An evaluation of gender-based violence case management services in the Dadaab refugee camps

In the Dadaab refugee camps in north-eastern Kenya, the International Rescue Committee (IRC) and CARE International (CARE) have implemented programmes that aim to both respond to and prevent GBV. A cornerstone of this work has been to train refugees, known as refugee community workers, to deliver aspects of GBV prevention and response work in order to develop a broader implementation of traditional GBV outreach, community mobilisation, and case management.

Between 2014 and 2017, research co-led by the London School of Hygiene and Tropical Medicine (LSHTM) and the African Population and Health Research Centre (APHRC), in collaboration with IRC and CARE, was conducted to assess this model and better understand its feasibility, acceptability, and influence among female survivors of GBV accessing care. This report presents the findings of that research.

  pdf Download (2.77 MB)

Additional Info

  • VAWG themes VAWG & social norms
  • Country Ghana
  • Project Gender Centre - Ghana

Additional Info

  • VAWG themes VAWG & education, VAWG & social norms
  • Country Pakistan
  • Project Right to Play - Pakistan

Additional Info

  • VAWG themes VAWG & social norms

Additional Info

  • VAWG themes VAWG & social norms
  • Country Tajikistan
  • Project International Alert - Tajikistan

Additional Info

  • VAWG themes VAWG & education, VAWG & social norms
  • Country Pakistan
  • Project Right to Play - Pakistan

Corboz, J., Hemat, O., Siddiq, W., & Jewkes, R. (2018). Children's peer violence perpetration and victimization: Prevalence and associated factors among school children in Afghanistan. PLoS one, 13(2), e0192768.

pdf Download (707 KB)

Additional Info

  • VAWG themes VAWG & social norms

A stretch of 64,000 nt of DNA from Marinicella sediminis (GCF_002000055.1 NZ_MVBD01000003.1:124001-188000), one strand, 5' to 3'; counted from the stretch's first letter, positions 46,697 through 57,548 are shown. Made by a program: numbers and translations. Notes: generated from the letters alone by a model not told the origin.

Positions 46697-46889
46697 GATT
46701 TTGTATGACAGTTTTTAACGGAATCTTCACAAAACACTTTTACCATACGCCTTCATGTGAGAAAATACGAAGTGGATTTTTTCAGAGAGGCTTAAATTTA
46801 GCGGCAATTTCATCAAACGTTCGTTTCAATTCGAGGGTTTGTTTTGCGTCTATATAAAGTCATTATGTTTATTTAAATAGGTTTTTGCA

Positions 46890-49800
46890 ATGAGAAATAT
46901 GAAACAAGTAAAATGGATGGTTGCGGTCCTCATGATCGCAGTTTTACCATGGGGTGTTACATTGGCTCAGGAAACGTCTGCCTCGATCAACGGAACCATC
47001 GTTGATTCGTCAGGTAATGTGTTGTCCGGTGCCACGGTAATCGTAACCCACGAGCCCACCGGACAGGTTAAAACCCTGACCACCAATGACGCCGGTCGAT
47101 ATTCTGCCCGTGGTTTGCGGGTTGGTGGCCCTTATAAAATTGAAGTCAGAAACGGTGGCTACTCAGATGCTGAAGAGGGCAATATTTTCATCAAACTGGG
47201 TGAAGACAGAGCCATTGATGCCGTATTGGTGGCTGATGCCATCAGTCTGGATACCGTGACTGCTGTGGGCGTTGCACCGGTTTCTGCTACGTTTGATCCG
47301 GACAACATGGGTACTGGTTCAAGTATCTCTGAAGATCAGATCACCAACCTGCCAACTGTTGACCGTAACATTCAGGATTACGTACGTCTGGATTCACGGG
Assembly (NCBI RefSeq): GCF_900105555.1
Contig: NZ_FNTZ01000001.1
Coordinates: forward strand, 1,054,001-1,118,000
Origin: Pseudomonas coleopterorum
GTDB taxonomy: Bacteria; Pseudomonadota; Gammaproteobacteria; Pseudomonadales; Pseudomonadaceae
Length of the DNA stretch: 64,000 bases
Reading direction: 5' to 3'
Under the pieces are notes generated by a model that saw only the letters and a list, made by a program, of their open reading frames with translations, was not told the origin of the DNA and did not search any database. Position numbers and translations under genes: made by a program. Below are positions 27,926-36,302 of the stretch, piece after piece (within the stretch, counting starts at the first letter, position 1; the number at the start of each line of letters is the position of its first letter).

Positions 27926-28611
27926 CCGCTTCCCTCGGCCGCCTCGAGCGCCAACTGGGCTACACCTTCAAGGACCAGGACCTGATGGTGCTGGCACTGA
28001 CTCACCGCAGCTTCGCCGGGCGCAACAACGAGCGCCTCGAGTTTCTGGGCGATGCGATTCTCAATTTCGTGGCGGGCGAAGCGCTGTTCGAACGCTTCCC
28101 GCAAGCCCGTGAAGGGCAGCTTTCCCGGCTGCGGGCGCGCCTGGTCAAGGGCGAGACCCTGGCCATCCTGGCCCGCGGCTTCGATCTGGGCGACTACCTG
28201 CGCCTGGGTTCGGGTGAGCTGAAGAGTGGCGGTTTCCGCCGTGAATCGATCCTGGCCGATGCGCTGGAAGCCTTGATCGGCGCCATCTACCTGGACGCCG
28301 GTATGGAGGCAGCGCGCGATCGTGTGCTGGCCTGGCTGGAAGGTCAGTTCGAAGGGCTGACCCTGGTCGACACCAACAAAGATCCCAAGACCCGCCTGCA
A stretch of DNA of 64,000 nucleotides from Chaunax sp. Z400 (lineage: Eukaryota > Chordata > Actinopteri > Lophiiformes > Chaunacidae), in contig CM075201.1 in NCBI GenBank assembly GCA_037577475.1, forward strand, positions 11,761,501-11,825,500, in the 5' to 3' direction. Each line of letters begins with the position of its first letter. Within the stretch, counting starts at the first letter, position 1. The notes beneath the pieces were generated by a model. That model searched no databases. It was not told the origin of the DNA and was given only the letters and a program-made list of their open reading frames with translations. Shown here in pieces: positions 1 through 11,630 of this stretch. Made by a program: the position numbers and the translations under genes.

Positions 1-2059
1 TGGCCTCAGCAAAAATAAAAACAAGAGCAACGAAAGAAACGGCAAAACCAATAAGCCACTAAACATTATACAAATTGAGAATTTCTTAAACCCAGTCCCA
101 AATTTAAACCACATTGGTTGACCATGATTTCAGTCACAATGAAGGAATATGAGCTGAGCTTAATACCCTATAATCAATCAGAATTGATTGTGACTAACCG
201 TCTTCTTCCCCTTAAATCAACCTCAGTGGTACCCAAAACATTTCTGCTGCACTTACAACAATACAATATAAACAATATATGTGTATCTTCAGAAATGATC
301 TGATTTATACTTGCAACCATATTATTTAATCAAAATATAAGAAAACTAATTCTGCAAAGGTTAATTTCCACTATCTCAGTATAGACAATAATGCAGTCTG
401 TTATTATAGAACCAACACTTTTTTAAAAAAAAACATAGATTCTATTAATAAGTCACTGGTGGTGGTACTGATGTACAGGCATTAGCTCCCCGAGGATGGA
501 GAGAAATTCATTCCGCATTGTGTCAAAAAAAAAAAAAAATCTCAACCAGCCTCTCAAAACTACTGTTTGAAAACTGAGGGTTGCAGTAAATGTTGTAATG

• Country South Sudan
  • Author Ballantine, C., Elmusharraf, K., Scriver, S., and Duvvury, N.
  • Date of publication December, 2017

Authors: Ballantine, C., Fenny, A., Asante, F. and Duvvury, N.1

South Sudan is a country devastated by war. Since the end of colonial rule, there have been few years when the country has not been affected by conflict. Against this backdrop, the population has largely held to traditional values and close family ties. The world’s newest independent country, it is dominated by strong traditions and low levels of Western-style development. South Sudan shares land borders with 6 countries, making its stability a concern across the Horn of Africa (Frontier Economics et al. 2015). Even as war and conflict persist, so too does daily life, although the social and economic life of the country have been profoundly eroded by constant conflicts. The basis of South Sudan’s development has been, and will remain, its population. The wellbeing and status of women is a fundamental part of this.

pdf Download (570 KB)

Additional Info

  • VAWG themes VAWG & education, VAWG & social norms
  • Country Afghanistan
  • Project Help the Afghan Children - Afghanistan

Baseline Evaluation of a Peace Education and Prevention of Violence Program in Jawzjan province, Afghanistan

This report presents the findings of a baseline study conducted to evaluate a peace education and prevention of violence intervention implemented by Help the Afghan Children (HTAC) in Jawzjan province, Afghanistan. This intervention is being implemented and evaluated as part of the What Works to Prevent Violence Against Women and Girls? Global Programme, funded by UK aid.

HTAC’s intervention aims to prevent violence perpetrated against children and between children by implementing peace education programming in schools and communities based on a comprehensive peace education curriculum and complemented by interventions aimed to reduce teacher use of corporal punishment, and work with families and communities to promote more equitable gender norms and reduce the use of violence against women and children.

The baseline study involved surveying 770 students (350 boys and 420 girls) in grades seven and eight, and 400 teachers (85 male teachers and 315 female teachers), in 11 schools in Jawzjan province where HTAC is implementing its peace education curriculum.

pdf Download (2.18 MB)

Page 4 of 10